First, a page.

" These men were Saxons, not Normans. They ccased to exist, or at least to occupy such estates; but the customs that had obtained were continued to their successors. By such military tenants was the King guarded six days, at Canterbury or Sandwich. They were supplied with provisions at the expence of the Monarch,* or, in defect of maintenance for them.elves and their retainers, were ex. empted from personal contributions, or the payment of such penalties as had devolved to the crown within the liberties of their juris. diction. A circumstance ftill more remarkable, and contrary to the general opinion, is here also recorded; that the powers and freedom of the occupants has been lately augmented ;£ that, at the æra this statement was compiled, tives only affected their persons, not property, and the inheritance was secured to the posterity of such Nobles, without burthensome mulets. Many authorities will be hereafter quoted, to prove that the system of military array had been eftablished previous to the Norman monarchs, and payments of different districts had been long adjusted, if their proprietors were not sum. moned to discharge the personal attendance they owed their Sove. reign as his body guards, if he visited their country. Independent of these rights, exalted Peers, the Saxon Princes, received reliefs from every other occupant in the division; from the respective lord

“ Ibi habent de rege Cibum et Potum ; fi non habuerint, fine foris-facturâ recedunt." Domesday, 1 a 2.-“ Super iftos habet rex. foris-faturam de capitibus earum, tantum modò.” Ibid.

+ “ Pro Handlocam, Gribrige, Foristellum.” Ibid,

I « Super iftos habet rex feris-facturam de capitibus eorum tantum modo," Ibid.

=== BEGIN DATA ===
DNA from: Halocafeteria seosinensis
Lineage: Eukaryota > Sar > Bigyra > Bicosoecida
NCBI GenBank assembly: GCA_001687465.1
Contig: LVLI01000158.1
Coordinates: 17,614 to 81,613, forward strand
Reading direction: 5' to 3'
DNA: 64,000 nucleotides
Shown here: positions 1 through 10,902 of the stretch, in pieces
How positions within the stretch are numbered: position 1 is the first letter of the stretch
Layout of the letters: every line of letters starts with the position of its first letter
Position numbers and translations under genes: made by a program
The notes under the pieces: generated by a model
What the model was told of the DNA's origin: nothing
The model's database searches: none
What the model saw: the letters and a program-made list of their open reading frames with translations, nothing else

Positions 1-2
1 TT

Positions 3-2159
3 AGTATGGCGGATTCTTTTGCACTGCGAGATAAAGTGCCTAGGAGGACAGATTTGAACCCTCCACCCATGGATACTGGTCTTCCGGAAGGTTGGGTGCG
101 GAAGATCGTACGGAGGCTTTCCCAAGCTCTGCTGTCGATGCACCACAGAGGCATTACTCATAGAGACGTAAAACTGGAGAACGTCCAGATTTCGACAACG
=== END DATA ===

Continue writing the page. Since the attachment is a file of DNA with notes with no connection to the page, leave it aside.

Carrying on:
« In terrâ Sophis habet rex 12 denarios pro uno Inewardo, et de uno Jugo de Northburg 12 den, aut unum Inewardum, et de Dena 18 den. et de Gara unum Ineward. Hæ terræ jacent in Wi, et homines de his terris cuftodiebant regem apud Cantuariam et apud Sanwice tres dies, fi rex illuc veniffet.” Ibid." De terris eorum habet relevamen qui habent suam Sacam et Socam.” Ibid,

of each manor,* and the potessor of privileged land by Royal charter or hereditary succesion.t The subordinate classes are not noticed in this survey, because they appertained not to the Monarch, but were the property of the lord of the soil ; # and every service that the Sovereign required from his tenants or vassals was extracted from the villains by their respective owners with accumulated oppresion. If the high spirit of the bold yeomanry of Kent should indignantly read this description, or contemptuously reject our positions without examination, we can only lament that the ignorance or misrepresentation of former writers should have reduced the advocate of historic truth to the necessity of contradicting their assertions, or disproving their conclusions. But if they will judge by comparison, by a view that will hereafter be presented, they will

find their superiority in population, in privileges, in wealth, and power, as fully established as their fondest wishes can desire.” Pp: 7, 8.